Multimedia Journalism Changes What Universities Teach: 'Creating Multimedia Stories Will Require Flexibility, a Collaborative Spirit, and Strategic Planning,' and These Are Essential Skills That Must Now Be Learned

Article excerpt

Just as print and broadcast news media are reinventing themselves to fully embrace the Internet and newer media, schools and departments of journalism and communication are revamping their courses to acknowledge the Web's growing dominance, powers of interactivity, and the convergence of print, broadcast and online environments. But how rapidly or radically the changes will happen are difficult, unanswered questions for the media and the universities.

In a short time since the emergence of the World Wide Web, the news media, especially newspapers, have significantly altered their attitude toward the Internet. After earlier bouts of arrogant skepticism, anger and denial, the traditional mass media now concede the seismic transformations of the newer media are irreversible. Google, with a market value of $ 144 billion from its Internet-based businesses, commands attention from a newspaper industry worth $55 billion in the United States and experiencing steady meltdown in circulation and advertising revenue.

Tom Curley, president and CEO of The Associated Press and a champion of online journalism, told me that while some in the newspaper industry still are "trapped in the 'word world' and need to go 10,000 feet higher into the multimedia world," most have accepted the transition to online journalism. Internet users number more than one billion worldwide, and many eagerly participate in the interactive exchange as news-as-lecture gives way to the news-as-conversation. None of this is lost on the 458 universities and colleges in the United States and Puerto Rico from which 48,750 students graduated in 2005 with bachelor's degrees in journalism and mass communication (and 3,500 with master's degrees), according to a survey by Professor Lee B. Becker at the University of Georgia. (1)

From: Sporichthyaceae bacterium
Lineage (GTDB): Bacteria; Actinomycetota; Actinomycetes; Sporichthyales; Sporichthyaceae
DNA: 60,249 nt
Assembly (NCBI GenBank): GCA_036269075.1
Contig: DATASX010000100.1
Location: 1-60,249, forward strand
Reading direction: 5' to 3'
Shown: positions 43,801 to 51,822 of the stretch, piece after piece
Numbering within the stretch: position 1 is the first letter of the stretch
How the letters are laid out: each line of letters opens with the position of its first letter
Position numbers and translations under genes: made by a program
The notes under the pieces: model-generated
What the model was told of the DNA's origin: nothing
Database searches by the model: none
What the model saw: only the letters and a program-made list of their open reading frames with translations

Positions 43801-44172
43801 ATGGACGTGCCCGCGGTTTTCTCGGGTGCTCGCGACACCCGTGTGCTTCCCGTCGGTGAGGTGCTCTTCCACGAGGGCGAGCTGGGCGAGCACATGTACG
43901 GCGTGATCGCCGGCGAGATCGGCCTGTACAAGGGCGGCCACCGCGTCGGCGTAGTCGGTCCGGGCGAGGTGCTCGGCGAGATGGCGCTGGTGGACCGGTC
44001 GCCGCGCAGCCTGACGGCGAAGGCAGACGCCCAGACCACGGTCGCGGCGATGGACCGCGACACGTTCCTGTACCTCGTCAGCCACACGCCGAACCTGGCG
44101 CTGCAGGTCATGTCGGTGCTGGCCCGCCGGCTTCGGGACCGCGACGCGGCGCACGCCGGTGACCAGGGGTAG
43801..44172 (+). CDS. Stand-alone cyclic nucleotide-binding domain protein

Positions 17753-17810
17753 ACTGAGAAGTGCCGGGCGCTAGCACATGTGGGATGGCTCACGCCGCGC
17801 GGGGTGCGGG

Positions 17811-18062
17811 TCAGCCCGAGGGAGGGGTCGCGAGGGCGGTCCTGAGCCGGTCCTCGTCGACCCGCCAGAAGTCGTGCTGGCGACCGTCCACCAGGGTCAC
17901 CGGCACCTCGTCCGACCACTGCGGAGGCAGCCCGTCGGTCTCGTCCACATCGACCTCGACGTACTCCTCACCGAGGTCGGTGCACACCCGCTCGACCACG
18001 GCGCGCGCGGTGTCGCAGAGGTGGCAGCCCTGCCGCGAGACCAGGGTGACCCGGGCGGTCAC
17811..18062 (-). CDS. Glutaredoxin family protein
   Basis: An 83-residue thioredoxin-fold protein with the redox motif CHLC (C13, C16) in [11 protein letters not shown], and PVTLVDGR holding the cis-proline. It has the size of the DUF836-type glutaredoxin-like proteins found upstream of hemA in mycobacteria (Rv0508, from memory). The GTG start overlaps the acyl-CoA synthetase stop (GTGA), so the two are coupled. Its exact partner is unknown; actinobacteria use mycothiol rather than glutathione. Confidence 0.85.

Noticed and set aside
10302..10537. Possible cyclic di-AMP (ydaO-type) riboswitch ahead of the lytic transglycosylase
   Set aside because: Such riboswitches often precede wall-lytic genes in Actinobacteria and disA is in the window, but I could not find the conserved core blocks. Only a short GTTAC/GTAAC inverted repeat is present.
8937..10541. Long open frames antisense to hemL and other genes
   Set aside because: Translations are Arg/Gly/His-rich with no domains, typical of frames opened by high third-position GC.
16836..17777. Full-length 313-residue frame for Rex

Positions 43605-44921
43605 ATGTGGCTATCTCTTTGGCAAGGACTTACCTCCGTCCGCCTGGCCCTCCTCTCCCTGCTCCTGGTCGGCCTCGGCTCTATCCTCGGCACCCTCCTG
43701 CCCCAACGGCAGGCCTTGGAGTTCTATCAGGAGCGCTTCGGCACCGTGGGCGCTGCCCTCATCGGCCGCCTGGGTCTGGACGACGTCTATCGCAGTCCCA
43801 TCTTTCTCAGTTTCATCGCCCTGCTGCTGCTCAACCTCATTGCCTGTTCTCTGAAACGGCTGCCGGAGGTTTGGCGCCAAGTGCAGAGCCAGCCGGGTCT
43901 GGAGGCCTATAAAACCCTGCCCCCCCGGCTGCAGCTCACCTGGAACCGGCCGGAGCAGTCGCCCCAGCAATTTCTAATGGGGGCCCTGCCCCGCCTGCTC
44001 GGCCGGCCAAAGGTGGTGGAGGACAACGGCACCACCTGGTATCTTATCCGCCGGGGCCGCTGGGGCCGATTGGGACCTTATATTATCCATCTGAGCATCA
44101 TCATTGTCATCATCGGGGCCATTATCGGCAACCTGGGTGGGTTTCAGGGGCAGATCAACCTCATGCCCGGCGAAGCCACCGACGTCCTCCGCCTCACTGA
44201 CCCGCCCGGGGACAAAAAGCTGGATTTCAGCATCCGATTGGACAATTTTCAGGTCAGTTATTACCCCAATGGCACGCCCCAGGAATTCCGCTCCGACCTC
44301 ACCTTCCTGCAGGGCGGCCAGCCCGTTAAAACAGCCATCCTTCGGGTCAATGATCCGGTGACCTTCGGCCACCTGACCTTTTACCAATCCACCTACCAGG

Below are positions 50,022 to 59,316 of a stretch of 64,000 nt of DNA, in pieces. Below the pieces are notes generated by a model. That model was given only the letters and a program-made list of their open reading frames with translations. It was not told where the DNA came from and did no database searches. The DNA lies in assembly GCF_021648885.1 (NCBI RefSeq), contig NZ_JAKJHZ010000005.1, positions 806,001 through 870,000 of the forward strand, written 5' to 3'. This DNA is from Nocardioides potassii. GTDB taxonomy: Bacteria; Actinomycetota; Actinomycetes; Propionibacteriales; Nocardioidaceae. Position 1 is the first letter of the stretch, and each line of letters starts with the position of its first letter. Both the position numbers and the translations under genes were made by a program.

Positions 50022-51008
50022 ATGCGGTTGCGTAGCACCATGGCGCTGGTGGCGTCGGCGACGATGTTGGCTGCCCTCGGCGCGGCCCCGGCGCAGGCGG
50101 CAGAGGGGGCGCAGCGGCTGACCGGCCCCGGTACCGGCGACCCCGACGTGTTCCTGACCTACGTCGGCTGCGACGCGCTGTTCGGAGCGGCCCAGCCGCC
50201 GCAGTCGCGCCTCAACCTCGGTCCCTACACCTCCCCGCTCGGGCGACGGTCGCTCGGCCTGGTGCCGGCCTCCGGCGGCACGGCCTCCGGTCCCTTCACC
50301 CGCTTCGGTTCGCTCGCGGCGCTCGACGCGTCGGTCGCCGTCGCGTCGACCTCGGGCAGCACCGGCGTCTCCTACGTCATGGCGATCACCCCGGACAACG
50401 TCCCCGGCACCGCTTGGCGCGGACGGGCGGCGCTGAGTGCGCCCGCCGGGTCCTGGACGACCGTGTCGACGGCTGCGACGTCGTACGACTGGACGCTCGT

Paradigmatic shifts in information exchange are causing universities to revise their course offerings, internships and applied research priorities. Though change can come slowly in the conservative, consensus-driven and budget-strapped halls of higher learning, it is underway. My experiences related to founding and directing a journalism department and journalism resources institute and then in helping design an interdisciplinary communication school at Rutgers, the State University of New Jersey, reminds me of challenges involved in keeping pace with rapid and significant technological changes.

Aligning Lessons With Newsroom Changes

Last year, I interviewed editors and publishers from all the daily newspapers serving New Jersey and many of the weekly community chains. My inquiries were made for a book I published in 2007, "From Ink on Paper to the Internet: Past Challenges and Future Transformations for New Jersey's Newspapers," when the New Jersey Press Association (NJPA) celebrated its 150th anniversary as the oldest continually operating press association in the nation. NJPA supported my research.

With these editors and publishers, I discussed two topics in particular:

* What they regard as the fate of newspapers 10 and 30 years from now and why.

* How universities can better educate future journalists or train existing newspaper staff.

I've written extensively about newer media, including a book on electronic publishing in the embryonic days of videotex, teletext and online databases, which were prelude to the explosion of personal computers that paved the way for the Internet's mass appeal in the 1990's. Many from print media who once were so dismissive of interactive media today regard the Internet as central to their survival. Larger metro and midsized dailies are reinventing themselves as 24/7 news centers, distributing multimedia news, and smaller community papers are also involved. When we spoke, many predicted that in three decades newspapers would survive but in sharply altered form and in a secondary role to their multimedia, online Web sites, with many more print niche publications. …